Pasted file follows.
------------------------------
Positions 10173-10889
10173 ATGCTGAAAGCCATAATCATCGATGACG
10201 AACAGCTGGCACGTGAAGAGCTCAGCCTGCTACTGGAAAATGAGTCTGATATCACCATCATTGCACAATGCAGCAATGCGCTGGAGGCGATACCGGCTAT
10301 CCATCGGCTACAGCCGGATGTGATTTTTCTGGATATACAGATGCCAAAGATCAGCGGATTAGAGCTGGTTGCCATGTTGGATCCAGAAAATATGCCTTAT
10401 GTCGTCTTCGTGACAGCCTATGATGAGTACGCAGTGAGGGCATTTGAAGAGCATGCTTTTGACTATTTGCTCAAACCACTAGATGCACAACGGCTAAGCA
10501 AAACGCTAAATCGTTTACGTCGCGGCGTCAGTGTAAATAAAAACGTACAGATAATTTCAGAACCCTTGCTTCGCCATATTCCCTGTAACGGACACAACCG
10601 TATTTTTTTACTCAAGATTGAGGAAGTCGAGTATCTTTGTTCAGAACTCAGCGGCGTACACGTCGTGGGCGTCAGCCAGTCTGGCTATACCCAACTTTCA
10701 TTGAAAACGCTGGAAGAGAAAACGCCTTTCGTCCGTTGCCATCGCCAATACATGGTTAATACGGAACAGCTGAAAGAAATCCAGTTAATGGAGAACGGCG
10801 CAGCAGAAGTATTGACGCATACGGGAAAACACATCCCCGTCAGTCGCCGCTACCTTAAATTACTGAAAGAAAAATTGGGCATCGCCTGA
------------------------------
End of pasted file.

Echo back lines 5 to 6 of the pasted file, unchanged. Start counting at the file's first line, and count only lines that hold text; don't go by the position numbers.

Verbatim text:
10401 GTCGTCTTCGTGACAGCCTATGATGAGTACGCAGTGAGGGCATTTGAAGAGCATGCTTTTGACTATTTGCTCAAACCACTAGATGCACAACGGCTAAGCA
10501 AAACGCTAAATCGTTTACGTCGCGGCGTCAGTGTAAATAAAAACGTACAGATAATTTCAGAACCCTTGCTTCGCCATATTCCCTGTAACGGACACAACCG